I’m finding it difficult to write with any feeling about Laura Poitras‘s Risk, a multi-chaptered doc about Wikileaks founder and secret information publisher Julian Assange. Poitras has certainly delivered an interesting, well-assembled, tightly-edited portrait of a guy who bravely made his bed and will probably never be free from governmental harassment and prosecution as long as he lives. But the doc never catches lightning. I knew before seeing Risk this afternoon that it couldn’t hope to duplicate the impact of Citizenfour, Poitras’s Oscar-winning 2014 doc about NSA whistleblower Edward Snowden, and it doesn’t.
The Assange/Wikileaks saga, however admirable and however much I support and sympathize, has gone a bit stale. It peaked during the big revelation years (’06 to ’11 but especially during the publishing of Chelsea Manning documents). And you have to admit that the story seemed to more or less grind to a halt after Assange took refuge in London’s Ecuadorian embassy in August 2012. He’s still there, of course.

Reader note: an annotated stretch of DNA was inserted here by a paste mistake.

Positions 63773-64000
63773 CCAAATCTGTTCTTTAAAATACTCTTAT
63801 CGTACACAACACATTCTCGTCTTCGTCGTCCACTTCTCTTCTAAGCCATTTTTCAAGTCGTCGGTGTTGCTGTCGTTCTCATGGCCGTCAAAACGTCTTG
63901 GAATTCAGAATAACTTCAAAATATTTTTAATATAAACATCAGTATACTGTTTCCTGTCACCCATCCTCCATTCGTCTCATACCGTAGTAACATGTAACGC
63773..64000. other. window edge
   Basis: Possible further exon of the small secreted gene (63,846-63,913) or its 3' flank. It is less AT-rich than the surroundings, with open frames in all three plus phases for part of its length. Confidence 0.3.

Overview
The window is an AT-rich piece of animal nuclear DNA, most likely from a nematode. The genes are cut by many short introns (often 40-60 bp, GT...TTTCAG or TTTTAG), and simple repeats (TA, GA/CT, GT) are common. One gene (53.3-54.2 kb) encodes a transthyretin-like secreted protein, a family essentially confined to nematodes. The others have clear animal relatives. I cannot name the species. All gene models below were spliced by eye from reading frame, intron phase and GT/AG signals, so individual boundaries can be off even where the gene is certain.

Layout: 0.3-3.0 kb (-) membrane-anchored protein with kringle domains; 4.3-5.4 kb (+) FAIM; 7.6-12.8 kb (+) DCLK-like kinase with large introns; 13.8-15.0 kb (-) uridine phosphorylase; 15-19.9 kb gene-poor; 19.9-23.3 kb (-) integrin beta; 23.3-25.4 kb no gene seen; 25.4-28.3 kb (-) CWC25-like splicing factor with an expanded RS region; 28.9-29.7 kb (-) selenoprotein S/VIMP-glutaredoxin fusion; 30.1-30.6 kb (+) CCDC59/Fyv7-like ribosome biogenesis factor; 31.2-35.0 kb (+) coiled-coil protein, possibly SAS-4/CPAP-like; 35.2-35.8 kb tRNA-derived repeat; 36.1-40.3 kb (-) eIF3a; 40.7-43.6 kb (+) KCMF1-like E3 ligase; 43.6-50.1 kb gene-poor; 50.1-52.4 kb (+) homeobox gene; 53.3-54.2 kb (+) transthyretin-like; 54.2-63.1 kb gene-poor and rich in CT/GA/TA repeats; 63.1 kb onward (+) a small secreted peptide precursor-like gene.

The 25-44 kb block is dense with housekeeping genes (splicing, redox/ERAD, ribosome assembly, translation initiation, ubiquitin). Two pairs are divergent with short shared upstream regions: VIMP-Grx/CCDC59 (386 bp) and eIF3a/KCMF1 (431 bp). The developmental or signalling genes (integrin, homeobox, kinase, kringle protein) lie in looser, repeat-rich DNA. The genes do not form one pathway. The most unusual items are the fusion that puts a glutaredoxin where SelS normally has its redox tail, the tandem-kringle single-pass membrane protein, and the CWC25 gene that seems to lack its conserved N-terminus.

I support what Assange did and stands for but after Alex Gibney‘s We Steal Secrets: The Story of Wikileaks, Assange’s own Mediastan and Benedict Cumberbatch playing Assange in 2013’s The Fifth Estate, what else is there to say?
The doc is too well finessed and particular to be boring. I was noting the three hair-color changes and various haircuts Assange adopted over the years, but I guess it says something about me or the doc or both that I’m even mentioning this. Moments of real political rage pop through now and then, but the most memorable chapter is when Lady Gaga drops by the embassy in the fall of 2012 for a five-hour chat and a cell-phone video interview. Whatever works, right?